Chapter 3: Grocery shopping in general and some hacks to save money.
Import is difficult, the population small and most things just aren’t needed in big enough amounts to be able to sell them for a better price. On top of that, import taxes are ridiculously high. Iceland doesn’t have the biggest advantage when it comes to agriculture since only a fraction of the land can be used for cultivating fruits, veggies, and corn due to the soil conditions. Since the climate is so incredibly harsh Icelanders can cultivate what proofed to be capable of withstanding the weather. (Potatoes and turnips, basically. A somewhat larger variety of products, such as tomatoes and strawberries, can additionally be grown in greenhouses.) Iceland is not only a green country when it comes to its breathtaking color palette in summer, it also lives off of green energy. A lot of restaurants opt for local and seasonal ingredients like arctic herbs and veggies cultivated in said greenhouses which make for high-quality food. Knowing all of this, you might get an idea why the groceries tend to be very pricey. Still, there are a few tips on how to save money when eating in Iceland. Here we go!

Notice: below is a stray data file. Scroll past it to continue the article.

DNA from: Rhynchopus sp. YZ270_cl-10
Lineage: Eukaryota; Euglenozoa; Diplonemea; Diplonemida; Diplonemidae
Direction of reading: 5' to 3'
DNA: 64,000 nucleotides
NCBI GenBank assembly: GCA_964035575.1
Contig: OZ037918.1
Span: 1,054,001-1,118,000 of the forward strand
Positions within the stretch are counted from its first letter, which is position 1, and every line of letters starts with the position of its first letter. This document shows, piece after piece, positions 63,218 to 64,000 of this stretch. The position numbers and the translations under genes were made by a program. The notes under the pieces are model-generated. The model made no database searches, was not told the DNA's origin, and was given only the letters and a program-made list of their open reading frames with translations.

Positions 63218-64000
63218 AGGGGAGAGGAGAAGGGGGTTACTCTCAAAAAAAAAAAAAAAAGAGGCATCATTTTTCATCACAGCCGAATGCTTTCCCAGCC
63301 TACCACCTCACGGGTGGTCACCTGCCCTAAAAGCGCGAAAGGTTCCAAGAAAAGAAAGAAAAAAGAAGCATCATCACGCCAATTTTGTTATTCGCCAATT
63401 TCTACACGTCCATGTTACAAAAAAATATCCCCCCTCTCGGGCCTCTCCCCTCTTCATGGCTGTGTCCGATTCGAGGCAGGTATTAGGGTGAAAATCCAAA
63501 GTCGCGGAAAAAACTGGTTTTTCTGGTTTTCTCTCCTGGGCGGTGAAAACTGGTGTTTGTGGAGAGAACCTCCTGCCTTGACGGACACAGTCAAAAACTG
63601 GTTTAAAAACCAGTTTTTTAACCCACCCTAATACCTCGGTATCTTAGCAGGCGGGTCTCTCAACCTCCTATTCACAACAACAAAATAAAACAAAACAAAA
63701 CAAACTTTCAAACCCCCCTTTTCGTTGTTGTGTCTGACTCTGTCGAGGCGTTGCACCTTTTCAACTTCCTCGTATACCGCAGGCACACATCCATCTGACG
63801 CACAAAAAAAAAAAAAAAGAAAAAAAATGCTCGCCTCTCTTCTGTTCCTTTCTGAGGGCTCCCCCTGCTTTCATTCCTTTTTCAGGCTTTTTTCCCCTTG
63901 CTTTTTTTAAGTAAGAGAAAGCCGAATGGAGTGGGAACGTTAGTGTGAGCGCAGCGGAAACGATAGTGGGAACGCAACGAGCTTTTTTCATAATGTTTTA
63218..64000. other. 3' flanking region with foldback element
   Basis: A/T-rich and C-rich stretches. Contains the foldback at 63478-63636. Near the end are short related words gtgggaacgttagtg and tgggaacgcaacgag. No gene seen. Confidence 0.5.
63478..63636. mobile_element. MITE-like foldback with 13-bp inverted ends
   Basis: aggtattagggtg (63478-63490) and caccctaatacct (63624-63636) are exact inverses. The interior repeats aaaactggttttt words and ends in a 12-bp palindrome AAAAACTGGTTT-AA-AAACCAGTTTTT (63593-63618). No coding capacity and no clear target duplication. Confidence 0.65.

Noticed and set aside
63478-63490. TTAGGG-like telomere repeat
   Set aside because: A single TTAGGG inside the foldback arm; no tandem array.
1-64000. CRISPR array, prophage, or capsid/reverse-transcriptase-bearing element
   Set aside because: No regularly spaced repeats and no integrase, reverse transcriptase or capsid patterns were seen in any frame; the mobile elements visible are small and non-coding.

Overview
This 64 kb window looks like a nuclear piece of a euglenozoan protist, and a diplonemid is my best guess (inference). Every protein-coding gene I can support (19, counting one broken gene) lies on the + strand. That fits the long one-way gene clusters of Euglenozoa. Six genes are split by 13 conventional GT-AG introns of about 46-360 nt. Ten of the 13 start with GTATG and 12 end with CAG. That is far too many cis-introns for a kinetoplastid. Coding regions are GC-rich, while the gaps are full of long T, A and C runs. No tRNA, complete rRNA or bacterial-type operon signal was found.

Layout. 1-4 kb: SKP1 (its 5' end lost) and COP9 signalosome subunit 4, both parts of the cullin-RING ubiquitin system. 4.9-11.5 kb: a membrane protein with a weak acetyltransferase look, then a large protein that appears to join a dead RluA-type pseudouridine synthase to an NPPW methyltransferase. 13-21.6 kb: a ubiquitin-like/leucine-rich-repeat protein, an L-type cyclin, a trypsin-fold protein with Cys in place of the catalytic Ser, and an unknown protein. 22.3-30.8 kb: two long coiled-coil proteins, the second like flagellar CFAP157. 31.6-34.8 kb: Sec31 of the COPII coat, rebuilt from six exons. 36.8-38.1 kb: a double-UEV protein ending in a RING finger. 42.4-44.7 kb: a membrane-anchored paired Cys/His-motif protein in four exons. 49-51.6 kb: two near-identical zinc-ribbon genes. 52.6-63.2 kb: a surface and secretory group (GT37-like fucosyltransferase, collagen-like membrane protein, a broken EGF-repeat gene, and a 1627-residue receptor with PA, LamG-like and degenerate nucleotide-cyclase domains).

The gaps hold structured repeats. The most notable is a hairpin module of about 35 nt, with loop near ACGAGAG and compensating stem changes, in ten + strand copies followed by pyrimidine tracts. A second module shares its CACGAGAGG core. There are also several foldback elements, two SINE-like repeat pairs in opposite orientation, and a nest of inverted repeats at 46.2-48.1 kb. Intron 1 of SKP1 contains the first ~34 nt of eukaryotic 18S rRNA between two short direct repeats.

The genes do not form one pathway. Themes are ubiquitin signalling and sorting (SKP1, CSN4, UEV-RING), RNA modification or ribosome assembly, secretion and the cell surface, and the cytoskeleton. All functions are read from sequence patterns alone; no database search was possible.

Just like everywhere, there are expensive but also cheaper supermarket chains. 10/11 which you will mostly find downtown is also called ‘the tourist trap’ because it is ridiculously overpriced. Hagkaup also is a little more cost intensive but best when it comes to fresh fruit and veggies. A little less expensive are Krónan and Nettó (they both have a really nice assortment of health food, eco-choices, and vegan options) and cheapest would be Bonus – the store with the funny pig as a logo. Beware that in some stores the price tags are electronic. During high season and when the place is really crowded prices might suddenly climb up to 4(!)€. Best would be to shop in the morning and to avoid the stores downtown. Almost every market sells a brand named “Euro Shopper” which isn’t just cheap but also really good. The cherry jam is awesome, same goes for applesauce, the chocolate spread, and the pasta sauce. A lot of their products taste even better than the high priced alternatives. They do only have basics, though. If you are looking for good quality tomatoes then look out for a brand called Islenskir Tómatar (they also have cucumber and salad) – delicious, not too expensive and locally grown.